Source: Bloomberg, Jun 2019
The research conference, hosted by the Chicago Fed, is the centerpiece of a yearlong internal review of the central bank’s inflation target announced in November. Since then, the issues at hand have become more pressing. Inflation has drifted below the Fed’s 2% target and an escalating trade war has pulled forward concerns about recession risk.
advocates of another approach — targeting the growth of nominal income — staged a mini-revolt at Wednesday’s first session. After noted monetary economist Lars Svensson gave that approach short shrift in his presentation, a trio of conference participants pointed to its advantages during the question and answer period, including St. Louis President James Bullard.
Under such a strategy, the Fed would target the growth of nominal gross domestic product — which unlike real GDP isn’t adjusted for inflation. (So if inflation rises 2% and real GDP rises 4% then nominal GDP goes up 6%.)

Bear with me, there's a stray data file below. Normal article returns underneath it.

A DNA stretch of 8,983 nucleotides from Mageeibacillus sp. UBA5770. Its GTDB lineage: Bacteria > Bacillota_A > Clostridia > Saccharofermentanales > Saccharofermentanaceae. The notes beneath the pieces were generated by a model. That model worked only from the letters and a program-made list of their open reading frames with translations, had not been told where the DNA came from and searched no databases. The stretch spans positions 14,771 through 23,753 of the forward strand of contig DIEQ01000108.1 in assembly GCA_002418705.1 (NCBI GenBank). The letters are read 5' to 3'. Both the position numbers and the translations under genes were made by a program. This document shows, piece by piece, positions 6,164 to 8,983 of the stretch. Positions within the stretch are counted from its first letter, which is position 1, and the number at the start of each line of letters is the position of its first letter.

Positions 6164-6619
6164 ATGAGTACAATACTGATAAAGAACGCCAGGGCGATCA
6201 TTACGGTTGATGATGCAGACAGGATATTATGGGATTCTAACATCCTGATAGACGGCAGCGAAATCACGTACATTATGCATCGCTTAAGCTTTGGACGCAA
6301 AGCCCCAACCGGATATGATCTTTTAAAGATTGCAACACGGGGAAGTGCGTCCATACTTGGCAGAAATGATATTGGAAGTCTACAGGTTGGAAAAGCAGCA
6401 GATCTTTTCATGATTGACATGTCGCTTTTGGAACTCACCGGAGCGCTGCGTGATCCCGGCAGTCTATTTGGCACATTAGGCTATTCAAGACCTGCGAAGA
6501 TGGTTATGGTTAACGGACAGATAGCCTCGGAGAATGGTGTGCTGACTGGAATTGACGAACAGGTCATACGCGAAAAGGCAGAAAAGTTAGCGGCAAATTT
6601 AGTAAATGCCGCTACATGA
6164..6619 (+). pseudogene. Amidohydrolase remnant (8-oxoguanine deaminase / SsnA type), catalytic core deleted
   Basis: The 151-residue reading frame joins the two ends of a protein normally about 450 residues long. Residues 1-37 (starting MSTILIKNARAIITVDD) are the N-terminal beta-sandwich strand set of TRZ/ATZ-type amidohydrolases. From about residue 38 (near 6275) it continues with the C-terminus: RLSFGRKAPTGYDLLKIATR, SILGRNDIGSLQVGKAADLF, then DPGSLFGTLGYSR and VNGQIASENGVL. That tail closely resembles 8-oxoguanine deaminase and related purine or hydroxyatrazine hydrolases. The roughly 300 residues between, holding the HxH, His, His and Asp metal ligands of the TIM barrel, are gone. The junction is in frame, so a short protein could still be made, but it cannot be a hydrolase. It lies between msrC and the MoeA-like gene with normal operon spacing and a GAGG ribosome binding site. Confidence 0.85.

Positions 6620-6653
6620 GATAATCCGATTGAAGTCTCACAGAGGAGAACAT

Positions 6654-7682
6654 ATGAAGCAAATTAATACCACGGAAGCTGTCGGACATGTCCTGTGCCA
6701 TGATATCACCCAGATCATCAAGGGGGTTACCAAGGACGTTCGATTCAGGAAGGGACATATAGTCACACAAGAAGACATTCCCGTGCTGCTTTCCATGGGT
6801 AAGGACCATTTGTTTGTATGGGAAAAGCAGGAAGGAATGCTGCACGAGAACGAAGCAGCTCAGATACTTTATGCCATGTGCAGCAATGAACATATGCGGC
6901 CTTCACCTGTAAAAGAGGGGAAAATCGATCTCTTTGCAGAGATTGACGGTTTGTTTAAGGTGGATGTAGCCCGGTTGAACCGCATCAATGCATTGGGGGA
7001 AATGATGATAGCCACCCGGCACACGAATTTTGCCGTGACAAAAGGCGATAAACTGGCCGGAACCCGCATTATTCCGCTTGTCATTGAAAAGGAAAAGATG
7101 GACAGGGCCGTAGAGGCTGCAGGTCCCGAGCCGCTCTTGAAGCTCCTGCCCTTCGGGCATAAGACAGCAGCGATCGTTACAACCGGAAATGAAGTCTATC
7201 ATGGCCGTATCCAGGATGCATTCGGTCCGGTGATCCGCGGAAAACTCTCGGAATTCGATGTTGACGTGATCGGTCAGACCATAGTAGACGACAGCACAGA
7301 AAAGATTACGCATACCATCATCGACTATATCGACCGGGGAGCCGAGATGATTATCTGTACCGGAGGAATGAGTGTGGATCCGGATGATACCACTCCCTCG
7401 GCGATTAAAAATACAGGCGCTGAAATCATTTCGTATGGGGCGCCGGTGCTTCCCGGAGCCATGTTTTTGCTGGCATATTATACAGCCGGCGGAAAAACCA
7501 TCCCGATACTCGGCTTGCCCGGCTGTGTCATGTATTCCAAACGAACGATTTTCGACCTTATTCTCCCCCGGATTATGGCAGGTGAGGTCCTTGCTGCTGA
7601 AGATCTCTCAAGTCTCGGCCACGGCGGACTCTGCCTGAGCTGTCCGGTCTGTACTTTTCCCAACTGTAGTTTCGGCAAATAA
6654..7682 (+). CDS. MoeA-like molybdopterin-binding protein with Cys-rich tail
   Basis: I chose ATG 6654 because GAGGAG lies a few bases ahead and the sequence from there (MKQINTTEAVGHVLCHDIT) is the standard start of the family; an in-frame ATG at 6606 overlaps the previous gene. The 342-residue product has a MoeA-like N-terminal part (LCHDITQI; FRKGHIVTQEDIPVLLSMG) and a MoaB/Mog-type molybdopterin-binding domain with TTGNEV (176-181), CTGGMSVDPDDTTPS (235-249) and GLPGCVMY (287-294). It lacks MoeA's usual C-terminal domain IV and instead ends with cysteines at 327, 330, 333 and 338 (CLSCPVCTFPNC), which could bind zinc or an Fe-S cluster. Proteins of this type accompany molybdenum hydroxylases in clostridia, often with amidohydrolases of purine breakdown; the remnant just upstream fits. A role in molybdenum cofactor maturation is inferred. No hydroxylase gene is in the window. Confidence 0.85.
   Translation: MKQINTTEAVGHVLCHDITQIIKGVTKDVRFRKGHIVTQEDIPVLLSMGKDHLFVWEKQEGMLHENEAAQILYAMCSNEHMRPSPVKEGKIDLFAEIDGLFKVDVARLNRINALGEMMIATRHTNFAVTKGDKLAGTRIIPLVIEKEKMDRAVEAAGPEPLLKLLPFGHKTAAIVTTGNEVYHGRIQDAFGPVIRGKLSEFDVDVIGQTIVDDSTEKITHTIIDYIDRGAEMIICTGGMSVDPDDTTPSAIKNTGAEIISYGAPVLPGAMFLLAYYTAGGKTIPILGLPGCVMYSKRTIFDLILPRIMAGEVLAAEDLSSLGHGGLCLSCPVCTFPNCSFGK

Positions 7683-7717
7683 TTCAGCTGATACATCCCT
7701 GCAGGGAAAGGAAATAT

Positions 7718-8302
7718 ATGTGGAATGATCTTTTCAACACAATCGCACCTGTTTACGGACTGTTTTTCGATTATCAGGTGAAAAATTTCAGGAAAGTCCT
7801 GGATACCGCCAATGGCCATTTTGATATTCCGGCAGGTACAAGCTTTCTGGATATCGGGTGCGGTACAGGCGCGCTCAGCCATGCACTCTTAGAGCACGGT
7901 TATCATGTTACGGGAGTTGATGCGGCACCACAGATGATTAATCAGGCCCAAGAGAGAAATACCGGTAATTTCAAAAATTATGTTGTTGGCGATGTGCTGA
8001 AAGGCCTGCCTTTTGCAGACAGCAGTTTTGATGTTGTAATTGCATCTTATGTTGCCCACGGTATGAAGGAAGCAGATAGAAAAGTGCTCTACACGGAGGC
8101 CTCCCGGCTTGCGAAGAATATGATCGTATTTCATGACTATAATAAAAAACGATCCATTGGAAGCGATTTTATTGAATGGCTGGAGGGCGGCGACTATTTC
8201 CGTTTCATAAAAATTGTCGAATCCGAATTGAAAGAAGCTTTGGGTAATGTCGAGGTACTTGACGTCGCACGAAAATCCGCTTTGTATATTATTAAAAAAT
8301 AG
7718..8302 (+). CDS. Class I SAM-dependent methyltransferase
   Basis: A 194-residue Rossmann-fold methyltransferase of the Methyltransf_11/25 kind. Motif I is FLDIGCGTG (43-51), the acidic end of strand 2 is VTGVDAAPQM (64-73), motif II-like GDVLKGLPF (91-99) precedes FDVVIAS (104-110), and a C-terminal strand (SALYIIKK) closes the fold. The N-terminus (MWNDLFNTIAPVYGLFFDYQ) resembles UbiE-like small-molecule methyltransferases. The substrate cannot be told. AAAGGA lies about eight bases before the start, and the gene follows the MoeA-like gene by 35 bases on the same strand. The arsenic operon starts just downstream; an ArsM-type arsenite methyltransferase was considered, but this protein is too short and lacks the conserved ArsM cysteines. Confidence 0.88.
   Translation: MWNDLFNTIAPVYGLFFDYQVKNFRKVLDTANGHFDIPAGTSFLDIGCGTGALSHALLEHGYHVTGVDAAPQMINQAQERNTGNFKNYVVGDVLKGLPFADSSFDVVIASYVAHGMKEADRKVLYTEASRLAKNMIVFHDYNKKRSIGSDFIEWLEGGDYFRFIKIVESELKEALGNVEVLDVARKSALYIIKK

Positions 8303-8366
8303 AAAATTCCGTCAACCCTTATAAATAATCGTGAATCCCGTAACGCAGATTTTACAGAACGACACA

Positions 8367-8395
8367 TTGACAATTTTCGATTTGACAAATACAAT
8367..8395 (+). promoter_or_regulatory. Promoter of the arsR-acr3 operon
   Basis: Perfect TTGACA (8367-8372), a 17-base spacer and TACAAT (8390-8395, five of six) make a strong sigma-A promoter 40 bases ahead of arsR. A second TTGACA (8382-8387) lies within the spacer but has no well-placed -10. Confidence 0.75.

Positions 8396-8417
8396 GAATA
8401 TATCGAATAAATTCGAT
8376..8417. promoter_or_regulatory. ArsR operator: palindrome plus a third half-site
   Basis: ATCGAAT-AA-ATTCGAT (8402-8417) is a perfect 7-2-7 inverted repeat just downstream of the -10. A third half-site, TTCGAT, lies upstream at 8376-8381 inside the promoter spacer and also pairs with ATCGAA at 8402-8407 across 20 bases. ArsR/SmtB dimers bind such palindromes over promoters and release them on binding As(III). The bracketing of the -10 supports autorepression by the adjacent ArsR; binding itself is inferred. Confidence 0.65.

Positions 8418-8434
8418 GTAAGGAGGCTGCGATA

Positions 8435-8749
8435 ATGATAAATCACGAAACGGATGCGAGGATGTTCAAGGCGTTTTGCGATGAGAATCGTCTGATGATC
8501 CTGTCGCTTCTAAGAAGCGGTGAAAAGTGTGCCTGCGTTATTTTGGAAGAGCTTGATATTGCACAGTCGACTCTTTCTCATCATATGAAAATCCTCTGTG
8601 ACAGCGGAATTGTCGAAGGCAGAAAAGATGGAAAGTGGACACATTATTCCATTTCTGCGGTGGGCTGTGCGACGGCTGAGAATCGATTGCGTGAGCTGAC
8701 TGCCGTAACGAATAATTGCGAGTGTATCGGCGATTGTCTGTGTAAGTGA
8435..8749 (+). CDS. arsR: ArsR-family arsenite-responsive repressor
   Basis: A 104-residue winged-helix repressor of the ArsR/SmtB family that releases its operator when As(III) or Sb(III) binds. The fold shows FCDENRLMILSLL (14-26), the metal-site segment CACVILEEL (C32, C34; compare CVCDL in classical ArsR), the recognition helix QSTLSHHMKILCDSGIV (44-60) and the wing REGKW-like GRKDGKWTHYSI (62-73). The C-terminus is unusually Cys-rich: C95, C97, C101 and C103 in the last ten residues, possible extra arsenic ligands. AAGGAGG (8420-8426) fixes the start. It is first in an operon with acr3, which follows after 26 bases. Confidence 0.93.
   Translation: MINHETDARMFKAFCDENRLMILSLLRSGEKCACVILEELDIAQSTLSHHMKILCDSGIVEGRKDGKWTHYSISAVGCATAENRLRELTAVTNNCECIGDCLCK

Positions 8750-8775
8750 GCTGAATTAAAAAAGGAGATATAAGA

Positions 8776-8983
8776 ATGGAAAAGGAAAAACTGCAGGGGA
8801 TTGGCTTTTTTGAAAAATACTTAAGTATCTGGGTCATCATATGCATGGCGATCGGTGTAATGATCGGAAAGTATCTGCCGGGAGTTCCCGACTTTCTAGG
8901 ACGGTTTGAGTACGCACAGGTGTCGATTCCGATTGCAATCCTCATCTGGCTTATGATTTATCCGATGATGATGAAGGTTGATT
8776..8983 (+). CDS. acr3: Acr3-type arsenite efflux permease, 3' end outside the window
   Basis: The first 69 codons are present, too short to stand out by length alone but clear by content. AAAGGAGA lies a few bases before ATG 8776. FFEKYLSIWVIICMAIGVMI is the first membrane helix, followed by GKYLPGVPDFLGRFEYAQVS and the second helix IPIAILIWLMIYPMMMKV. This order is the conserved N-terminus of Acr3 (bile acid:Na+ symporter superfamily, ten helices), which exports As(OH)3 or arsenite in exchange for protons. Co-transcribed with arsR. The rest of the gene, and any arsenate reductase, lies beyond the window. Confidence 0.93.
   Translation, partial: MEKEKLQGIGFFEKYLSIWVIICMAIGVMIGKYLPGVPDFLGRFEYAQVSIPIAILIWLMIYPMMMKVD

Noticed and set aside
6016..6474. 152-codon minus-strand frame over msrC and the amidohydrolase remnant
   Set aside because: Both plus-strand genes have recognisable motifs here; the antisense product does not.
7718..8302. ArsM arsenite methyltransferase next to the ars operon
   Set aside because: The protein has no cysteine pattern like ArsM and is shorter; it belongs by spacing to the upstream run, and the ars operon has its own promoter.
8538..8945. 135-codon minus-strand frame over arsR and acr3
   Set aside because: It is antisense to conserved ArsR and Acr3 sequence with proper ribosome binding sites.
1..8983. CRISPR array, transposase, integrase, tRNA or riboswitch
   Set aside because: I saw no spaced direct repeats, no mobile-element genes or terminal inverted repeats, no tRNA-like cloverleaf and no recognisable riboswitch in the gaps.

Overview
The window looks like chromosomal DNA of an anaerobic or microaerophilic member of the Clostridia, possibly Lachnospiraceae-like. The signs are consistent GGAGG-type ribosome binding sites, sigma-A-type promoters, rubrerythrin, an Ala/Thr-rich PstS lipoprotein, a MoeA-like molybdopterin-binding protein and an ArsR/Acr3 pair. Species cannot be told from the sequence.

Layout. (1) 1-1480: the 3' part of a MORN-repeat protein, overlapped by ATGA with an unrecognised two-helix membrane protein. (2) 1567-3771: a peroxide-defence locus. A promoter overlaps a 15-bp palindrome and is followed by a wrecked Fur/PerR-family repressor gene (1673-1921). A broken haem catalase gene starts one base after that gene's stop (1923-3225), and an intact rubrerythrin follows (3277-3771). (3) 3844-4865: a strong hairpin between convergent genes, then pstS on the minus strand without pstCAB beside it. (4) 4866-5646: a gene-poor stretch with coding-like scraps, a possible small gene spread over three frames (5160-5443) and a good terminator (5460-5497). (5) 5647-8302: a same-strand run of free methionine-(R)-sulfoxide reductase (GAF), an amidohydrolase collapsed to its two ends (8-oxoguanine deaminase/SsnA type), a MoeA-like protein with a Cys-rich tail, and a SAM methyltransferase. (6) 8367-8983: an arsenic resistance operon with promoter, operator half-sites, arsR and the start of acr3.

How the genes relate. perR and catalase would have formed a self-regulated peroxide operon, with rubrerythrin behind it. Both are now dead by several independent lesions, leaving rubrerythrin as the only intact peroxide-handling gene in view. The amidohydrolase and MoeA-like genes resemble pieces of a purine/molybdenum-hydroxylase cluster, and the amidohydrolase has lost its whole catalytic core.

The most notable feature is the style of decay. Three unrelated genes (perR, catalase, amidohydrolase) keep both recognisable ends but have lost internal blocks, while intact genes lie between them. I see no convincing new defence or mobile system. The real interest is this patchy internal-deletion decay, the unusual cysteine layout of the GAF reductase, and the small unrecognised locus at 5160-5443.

Svensson argued that a nominal GDP target would not be consistent with the Fed’s dual mandate to achieve price stability and maximum employment.
“Lower GDP and employment is fine as long as prices are higher,” Svensson, a Stockholm School of Economics professor and former Swedish central banker, said.
Bullard took issue with that assessment. “I think Lars is off base here,” he said.
He argued that contract holders, such as homeowners with 30-year mortgages, were concerned with the growth of the overall income they have to meet those obligations.
Related Resource: Twitter, Jan 2018